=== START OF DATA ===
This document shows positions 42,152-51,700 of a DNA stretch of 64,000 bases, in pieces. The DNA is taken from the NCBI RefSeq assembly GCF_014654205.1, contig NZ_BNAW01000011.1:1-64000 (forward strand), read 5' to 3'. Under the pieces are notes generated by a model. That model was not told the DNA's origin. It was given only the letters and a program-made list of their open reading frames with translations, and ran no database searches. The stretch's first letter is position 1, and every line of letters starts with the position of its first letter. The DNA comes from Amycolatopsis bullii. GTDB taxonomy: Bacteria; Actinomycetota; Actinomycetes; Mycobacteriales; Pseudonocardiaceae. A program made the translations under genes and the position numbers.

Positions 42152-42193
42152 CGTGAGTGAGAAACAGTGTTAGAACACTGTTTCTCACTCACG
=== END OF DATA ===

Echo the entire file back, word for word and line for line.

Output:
This document shows positions 42,152-51,700 of a DNA stretch of 64,000 bases, in pieces. The DNA is taken from the NCBI RefSeq assembly GCF_014654205.1, contig NZ_BNAW01000011.1:1-64000 (forward strand), read 5' to 3'. Under the pieces are notes generated by a model. That model was not told the DNA's origin. It was given only the letters and a program-made list of their open reading frames with translations, and ran no database searches. The stretch's first letter is position 1, and every line of letters starts with the position of its first letter. The DNA comes from Amycolatopsis bullii. GTDB taxonomy: Bacteria; Actinomycetota; Actinomycetes; Mycobacteriales; Pseudonocardiaceae. A program made the translations under genes and the position numbers.

Positions 42152-42193
42152 CGTGAGTGAGAAACAGTGTTAGAACACTGTTTCTCACTCACG